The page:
Pushing for academy diversity: An a&e commentary

At 13.5 inches tall and 8.5 pounds, the “Oscar” has been the entertainment industry’s symbolic stamp of approval for films since 1929. But the past few years have seen big changes to that industry group that hands out those awards.

For two years,

the Academy of Motion Picture Arts and Sciences has been actively trying to diversify their members due to controversy in 2016. The backlash was ignited because all leading and supporting acting nominees were white. The incident was then appropriately referred to as #Oscarstoowhite. Despite the efforts of the Academy, without changing its rules for admitting new members, it will  take many years, if ever, for the Academy to be representative of the greater population.

To be admitted into the Academy, one must be promoted by two members who are a part of the same branch. After being promoted, the proposed member must meet a multitude  of requirements such as meeting the requisites of the individual branch and getting approved by the Academy’s Board of Governors.

The nature of admitting new members is based on connections and having a bond with existing members. This exclusivity is a barrier for groups in the film industry that have been traditionally discriminated against: people of color and women.

The actual voting process is even more complicated. Members from each branch (actors, directors, set designers, composers, etc.) rank their preferred nominees. A selection must reach a “magic number,” the total number of votes divided by the number of possible nominees plus one, in order to become a nominee. In most instances the “magic number” is not reached, so the selection with the fewest  votes is dropped and second place votes become first place votes. This voting process is the same for voting on the winners.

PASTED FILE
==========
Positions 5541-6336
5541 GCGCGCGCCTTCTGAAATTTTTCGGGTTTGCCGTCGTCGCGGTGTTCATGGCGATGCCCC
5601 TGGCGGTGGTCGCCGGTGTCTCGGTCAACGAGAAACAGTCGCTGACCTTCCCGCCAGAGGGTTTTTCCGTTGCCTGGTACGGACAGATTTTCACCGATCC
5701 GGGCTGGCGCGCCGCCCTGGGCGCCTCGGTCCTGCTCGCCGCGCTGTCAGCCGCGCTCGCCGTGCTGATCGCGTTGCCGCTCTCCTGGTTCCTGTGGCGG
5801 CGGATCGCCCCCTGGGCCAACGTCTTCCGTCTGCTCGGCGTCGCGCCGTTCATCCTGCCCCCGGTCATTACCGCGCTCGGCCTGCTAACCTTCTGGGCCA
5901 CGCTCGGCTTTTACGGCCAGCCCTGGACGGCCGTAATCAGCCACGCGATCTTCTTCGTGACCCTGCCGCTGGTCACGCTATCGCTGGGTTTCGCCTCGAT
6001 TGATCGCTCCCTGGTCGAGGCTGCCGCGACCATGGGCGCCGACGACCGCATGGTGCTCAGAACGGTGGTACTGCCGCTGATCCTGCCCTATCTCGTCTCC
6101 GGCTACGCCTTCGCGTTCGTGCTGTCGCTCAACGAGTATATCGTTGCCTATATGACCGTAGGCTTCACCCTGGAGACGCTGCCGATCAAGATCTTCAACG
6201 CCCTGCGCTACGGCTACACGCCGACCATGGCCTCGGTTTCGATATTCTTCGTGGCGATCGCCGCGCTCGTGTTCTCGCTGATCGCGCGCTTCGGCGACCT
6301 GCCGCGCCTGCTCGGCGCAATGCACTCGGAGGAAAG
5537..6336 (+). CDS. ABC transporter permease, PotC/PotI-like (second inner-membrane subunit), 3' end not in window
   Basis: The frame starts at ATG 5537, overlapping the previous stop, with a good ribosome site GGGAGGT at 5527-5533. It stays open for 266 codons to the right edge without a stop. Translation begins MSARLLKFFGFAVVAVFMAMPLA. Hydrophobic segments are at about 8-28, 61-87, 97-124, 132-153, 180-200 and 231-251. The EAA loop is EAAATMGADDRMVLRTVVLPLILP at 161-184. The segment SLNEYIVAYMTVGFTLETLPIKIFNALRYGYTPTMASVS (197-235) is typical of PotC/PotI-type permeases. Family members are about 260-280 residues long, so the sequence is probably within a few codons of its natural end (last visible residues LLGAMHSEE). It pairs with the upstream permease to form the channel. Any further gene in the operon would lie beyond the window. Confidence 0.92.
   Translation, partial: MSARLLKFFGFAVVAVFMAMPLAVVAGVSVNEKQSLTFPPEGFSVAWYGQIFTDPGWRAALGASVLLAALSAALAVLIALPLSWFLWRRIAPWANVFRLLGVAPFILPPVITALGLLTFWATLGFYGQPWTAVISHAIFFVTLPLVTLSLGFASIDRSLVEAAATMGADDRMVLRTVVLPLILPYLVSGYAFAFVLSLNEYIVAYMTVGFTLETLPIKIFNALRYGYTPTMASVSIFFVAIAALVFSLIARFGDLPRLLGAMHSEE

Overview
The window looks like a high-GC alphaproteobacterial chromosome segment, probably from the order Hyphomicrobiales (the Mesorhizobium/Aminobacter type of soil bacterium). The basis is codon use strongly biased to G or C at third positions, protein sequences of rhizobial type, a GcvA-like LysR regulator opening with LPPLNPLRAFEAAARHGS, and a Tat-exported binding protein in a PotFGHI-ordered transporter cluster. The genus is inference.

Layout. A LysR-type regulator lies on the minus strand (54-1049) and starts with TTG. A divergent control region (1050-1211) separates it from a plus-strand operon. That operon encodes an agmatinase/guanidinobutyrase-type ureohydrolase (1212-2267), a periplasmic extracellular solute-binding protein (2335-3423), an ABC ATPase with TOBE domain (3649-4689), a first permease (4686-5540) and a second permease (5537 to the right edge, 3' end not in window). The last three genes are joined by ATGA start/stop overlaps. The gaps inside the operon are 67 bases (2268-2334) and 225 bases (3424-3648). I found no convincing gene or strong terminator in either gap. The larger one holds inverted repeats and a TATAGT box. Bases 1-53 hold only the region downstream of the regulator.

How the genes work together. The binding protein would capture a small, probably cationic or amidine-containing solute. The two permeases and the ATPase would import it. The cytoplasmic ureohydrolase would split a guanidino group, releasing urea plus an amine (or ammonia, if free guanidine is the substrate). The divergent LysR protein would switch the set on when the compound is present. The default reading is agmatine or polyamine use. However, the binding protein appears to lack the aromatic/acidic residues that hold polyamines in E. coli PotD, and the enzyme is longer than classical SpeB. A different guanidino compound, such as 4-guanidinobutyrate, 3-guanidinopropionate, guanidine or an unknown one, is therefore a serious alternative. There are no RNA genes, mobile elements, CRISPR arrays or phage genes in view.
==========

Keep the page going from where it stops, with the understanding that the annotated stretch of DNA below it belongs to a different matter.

The core of the Academy Awards is the Academy members who annually vote for the nominees and winners. As of January 2017, there were over 6,000 members in the Academy. There has been a drastic increase in membership since then due to the Academy inviting 774 members.

The new members are more diverse than previous years. According to an investigation by the Los Angeles Times in 2012, 94 percent of members were caucasian and 77 percent of members were male. The Academy disclosed in 2017 that 13 percent of members were people of color and 28 percent of members were female.

The 2017 Academy Awards saw two African-American performers, Mahershala Ali and Viola Davis, win Oscars and “Moonlight,” the story of a black drug dealer, take home the Best Picture Oscar over the popular musical “La La Land.”  The previous year, only one high profile nomination, for Mexican director Alejandro Iñárritu, went to a person of color.

The significantly more diverse class of new members is a step in the right direction for the film industry. However, the root of the problem still lies in the lack of minorities in major roles and as directors. Without disenfranchised peoples highlighted on the big screen, the diversity in the Academy  is not of any value. The industry needs to continue to encourage minority directors and actors that reflect the diverse American population.

With box office hits like “Get Out” in 2017 and “Crazy Rich Asians” in 2018, minorities are proving that they are capable of producing profitable films. However, these movies are both outliers, and the film industry must still take huge strides forward in order